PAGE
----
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Fire and Fuhrer: Why Hollywood Is So Focused on Adolf Hitler These Days (Guest Blog)

”Even if it [Nazism] is not lived or felt history anymore, Hitler and it has become an all-purpose insult and stand-in for evil,“ author Thomas Doherty notes

It may be too flippant to say Adolf Hitler is having yet another moment. But there is ample evidence, at least in the cultural world. Scarlett Johansson and Sam Rockwell are making the satire “Jojo Rabbit,”  in which writer-director-star Taika Waititi takes on the Fuhrer’s persona. At the same time, devoted fans of “The Man in the High Castle,” Amazon’s original series that imagines what America would have been like had the Allied powers lost World War II and Hitler became a true world leader, are anxiously awaiting the official release date of the third season.

“Hitler’s Hollywood,” a new documentary, from filmmaker Rudiger Suchsland, is drawing a lot of attention (“One can’t watch…and not think of the world today,” wrote RogerEbert.com critic Godfrey Cheshire in his review of the film. “Mein Kampf,” a play by George Tabori that opened earlier this spring in the German town of Konstanz and deals with Hitler’s youth, set off a media firestorm when it offered audience members free admission on opening night if they agreed to wear swastikas. Fortunately, German broadcaster Deutsche Welle reported that not one theatergoer did so.

But Hitler and his history are, in fact, at a critical juncture: Those whose families experienced Nazism are dwindling in numbers; and a recent poll revealed that 66 percent of millennials cannot identify Auschwitz as a concentration camp. Another 22 percent said they hadn’t heard of the Holocaust or were not sure they had heard of it — a horrifyingly high percentage when you think about it. In other words, those who urge us never to forget are watching that happen.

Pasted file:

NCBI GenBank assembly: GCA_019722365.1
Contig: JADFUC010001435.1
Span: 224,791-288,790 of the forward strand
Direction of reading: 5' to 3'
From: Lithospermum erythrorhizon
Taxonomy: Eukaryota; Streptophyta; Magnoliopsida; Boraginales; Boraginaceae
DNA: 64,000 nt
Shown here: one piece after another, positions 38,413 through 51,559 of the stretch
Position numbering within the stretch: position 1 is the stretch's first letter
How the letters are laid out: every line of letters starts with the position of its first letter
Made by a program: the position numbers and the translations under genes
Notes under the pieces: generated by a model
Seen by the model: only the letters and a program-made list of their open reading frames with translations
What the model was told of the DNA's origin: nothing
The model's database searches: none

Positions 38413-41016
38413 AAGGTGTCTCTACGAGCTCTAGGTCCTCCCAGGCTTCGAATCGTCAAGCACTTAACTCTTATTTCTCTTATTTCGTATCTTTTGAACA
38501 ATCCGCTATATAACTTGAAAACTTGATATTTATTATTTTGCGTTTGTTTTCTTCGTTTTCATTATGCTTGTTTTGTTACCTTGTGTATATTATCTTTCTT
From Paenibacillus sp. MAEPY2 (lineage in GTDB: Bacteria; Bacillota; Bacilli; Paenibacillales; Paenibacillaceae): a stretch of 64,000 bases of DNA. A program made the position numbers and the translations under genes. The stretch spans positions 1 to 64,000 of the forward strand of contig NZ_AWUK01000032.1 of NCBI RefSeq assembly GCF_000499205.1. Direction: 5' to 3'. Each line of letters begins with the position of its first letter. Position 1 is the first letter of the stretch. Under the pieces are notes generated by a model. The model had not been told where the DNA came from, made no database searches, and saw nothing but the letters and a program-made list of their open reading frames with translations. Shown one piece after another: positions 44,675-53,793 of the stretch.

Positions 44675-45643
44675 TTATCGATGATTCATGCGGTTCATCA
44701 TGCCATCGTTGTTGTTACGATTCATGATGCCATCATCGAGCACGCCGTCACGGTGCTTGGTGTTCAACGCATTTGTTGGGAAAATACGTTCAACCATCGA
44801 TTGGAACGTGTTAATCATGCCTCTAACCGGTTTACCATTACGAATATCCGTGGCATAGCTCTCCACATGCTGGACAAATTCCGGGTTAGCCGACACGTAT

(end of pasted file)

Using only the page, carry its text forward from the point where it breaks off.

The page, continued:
So it is strangely hopeful news that young people born well after the end of World War II are watching the “The Man in The High Castle,” both for its young, attractive stars and its haunting take on what could have been. Season one of the show was Amazon’s most-streamed original series when it debuted in 2015 and had 8 million viewers as of early 2017. Given that Prime caters exactly to those millennial preferences for convenient online delivery and shipping, we can guess a good number of those eyeballs were on the younger side. (One survey estimates that 39 percent of Amazon Prime subscribers are between 18 and 34.)

One scholar keenly in touch with perhaps this morbid curiosity among the younger set is Noah Isenberg, director of the Screen Studies Program at the New School in New York, who teaches a popular class entitled “Berlin-New York-Hollywood.”

“Students are more attuned to these issues [refugees, nativism] today,” Isenberg said. “And they look to the Nazi period as a means of understanding the deeper roots of a culture and ideology that otherwise seemed far removed from America.”